World

Obama praises the peace efforts of Colombia as 'historic'

NEW YORK, NEW YORK - SEPTEMBER 21: (L to R) President of Colombia Juan Manuel Santos gives U.S. President Barack Obama a copy of the Colombian peace agreement during bilateral meeting at the Lotte New York Palace Hotel, September 21, 2016 in New York City. In Tuesday's speech to the United Nations General Assembly, Obama stated that 'helping Colombia end Latin America's longest war' was among his major accomplishments as president. Last month, the Colombian government reached a peace agreement with the Revolutionary Armed Forces of Colombia (FARC). (Photo by Drew Angerer/Getty Images)

NEW YORK, NEW YORK - SEPTEMBER 21: (L to R) President of Colombia Juan Manuel Santos gives U.S. President Barack Obama a copy of the Colombian peace agreement during bilateral meeting at the Lotte New York Palace Hotel, September 21, 2016 in New York City. In Tuesday's speech to the United Nations General Assembly, Obama stated that 'helping Colombia end Latin America's longest war' was among his major accomplishments as president. Last month, the Colombian government reached a peace agreement with the Revolutionary Armed Forces of Colombia (FARC). (Photo by Drew Angerer/Getty Images)  (2016 Getty Images)

President Barack Obama is praising the peace accord in Colombia as an "achievement of historic proportions."

Obama says the U.S. is proud to have played a modest part in encouraging the talks that led to the breakthrough deal to end the Western hemisphere's longest-running war.

Obama noted the deal faces challenges in implementation, including approval by the Colombian people in an October referendum.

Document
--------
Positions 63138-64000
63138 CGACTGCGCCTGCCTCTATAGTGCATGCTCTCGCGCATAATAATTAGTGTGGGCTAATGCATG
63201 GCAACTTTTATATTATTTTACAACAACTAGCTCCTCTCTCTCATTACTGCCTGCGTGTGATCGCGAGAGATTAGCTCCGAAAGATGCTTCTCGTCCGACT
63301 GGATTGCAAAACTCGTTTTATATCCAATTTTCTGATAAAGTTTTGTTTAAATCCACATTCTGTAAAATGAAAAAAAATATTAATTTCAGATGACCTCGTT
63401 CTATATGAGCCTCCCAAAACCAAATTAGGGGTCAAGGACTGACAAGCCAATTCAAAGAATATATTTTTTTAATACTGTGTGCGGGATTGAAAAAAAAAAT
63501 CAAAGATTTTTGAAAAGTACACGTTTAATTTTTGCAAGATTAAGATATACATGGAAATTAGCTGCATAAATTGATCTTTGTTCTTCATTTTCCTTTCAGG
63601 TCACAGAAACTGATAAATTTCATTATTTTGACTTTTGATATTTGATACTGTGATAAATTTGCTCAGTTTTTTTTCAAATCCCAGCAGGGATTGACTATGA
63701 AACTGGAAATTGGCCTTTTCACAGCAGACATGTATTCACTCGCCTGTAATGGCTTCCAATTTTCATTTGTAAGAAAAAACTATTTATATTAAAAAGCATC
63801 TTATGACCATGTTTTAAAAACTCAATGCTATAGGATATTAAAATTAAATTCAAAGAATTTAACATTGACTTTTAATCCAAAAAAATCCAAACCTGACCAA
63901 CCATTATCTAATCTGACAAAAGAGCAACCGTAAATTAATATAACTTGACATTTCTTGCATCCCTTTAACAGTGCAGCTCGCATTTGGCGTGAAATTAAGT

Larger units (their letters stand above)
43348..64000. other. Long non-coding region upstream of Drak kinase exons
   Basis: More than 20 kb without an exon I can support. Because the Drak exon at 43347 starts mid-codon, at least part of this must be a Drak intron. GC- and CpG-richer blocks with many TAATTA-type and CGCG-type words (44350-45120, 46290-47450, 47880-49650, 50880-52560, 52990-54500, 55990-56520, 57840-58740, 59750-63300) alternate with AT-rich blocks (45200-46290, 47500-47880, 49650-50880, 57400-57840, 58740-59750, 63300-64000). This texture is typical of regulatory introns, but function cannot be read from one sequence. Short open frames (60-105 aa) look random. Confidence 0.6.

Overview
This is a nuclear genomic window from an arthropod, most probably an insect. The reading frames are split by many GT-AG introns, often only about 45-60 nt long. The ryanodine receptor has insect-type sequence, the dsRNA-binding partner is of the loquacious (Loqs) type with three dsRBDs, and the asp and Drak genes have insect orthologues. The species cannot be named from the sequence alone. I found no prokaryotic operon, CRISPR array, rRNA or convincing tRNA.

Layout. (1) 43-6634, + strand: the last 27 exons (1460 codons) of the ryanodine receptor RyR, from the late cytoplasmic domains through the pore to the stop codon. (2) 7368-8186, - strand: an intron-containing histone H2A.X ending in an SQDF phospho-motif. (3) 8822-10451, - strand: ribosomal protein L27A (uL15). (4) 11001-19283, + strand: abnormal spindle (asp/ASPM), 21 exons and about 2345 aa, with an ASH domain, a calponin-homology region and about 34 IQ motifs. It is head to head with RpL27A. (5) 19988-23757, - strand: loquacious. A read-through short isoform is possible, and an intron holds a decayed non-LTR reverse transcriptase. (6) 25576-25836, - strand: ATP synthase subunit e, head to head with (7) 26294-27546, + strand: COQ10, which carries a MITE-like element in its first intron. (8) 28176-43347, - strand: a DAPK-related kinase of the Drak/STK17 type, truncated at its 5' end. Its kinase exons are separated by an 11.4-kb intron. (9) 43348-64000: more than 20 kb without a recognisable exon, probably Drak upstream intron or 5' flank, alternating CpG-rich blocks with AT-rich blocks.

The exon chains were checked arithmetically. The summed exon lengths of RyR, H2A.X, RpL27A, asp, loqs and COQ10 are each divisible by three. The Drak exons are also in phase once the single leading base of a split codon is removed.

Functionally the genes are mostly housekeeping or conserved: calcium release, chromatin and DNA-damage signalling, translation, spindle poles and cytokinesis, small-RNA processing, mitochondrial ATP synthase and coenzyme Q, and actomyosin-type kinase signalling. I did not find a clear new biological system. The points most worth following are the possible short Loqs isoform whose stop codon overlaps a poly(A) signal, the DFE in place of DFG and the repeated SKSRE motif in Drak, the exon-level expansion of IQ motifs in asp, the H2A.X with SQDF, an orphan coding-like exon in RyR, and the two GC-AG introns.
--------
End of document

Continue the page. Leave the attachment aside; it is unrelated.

Obama made the remarks at a meeting with Colombian President Juan Manuel Santos. The leaders met on the sidelines of the U.N. General Assembly gathering in New York.

A Bogotá attorney, Humberto de la Calle, has been resoundingly hailed as hero in the last month for his deft handling of the peace talks with Revolutionary Armed Forces of Colombia (FARC).

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De la Calle's colleagues say it was his steady demeanor, ability to listen and deep legal understanding as an author of Colombia's 1991 constitution that cinched a deal with the country's biggest rebel group. It also helped that he knew the FARC up close, having sat across from chief rebel negotiator Iván Márquez during a failed attempt at peace two decades earlier.

"Humberto was the rock of the negotiations, respected by all sides," said Bernard Aronson, who served as President Barack Obama's envoy to the talks. "He brought a lawyer's precision to the substance but also a political leader's understanding of the larger context and public opinion."

Santos presented Obama with a bound copy of the agreement and thanked the American president for supporting the process.

Santos says U.S. deserves some credit for an agreement that will change both Colombia and the larger region.

Colombia's peace accord is standing out as a bright spot for a troubled Latin America at the high-level U.N. General Assembly gathering.

Colombian President Juan Manuel Santos basked in world praise as he formally submitted the peace deal with FARC to the U.N. Security Council.

U.N. Secretary-General Ban Ki-moon said that "in a time of armed conflicts in many other paces, peace in Colombia sends a powerful message of hope in the world." He praised Santos for his "vision and determination."

Santos received a warm embrace from Venezuelan Ambassador Rafael Ramirez after the ceremony.

Earlier in the week, Latin America's bitter divisions were on display when Venezuela and six other Latin America countries walked out as Brazilian President Michel Temer addressed the General Assembly, protesting the impeachment of his predecessor.

Based on reporting by The Associated Press.

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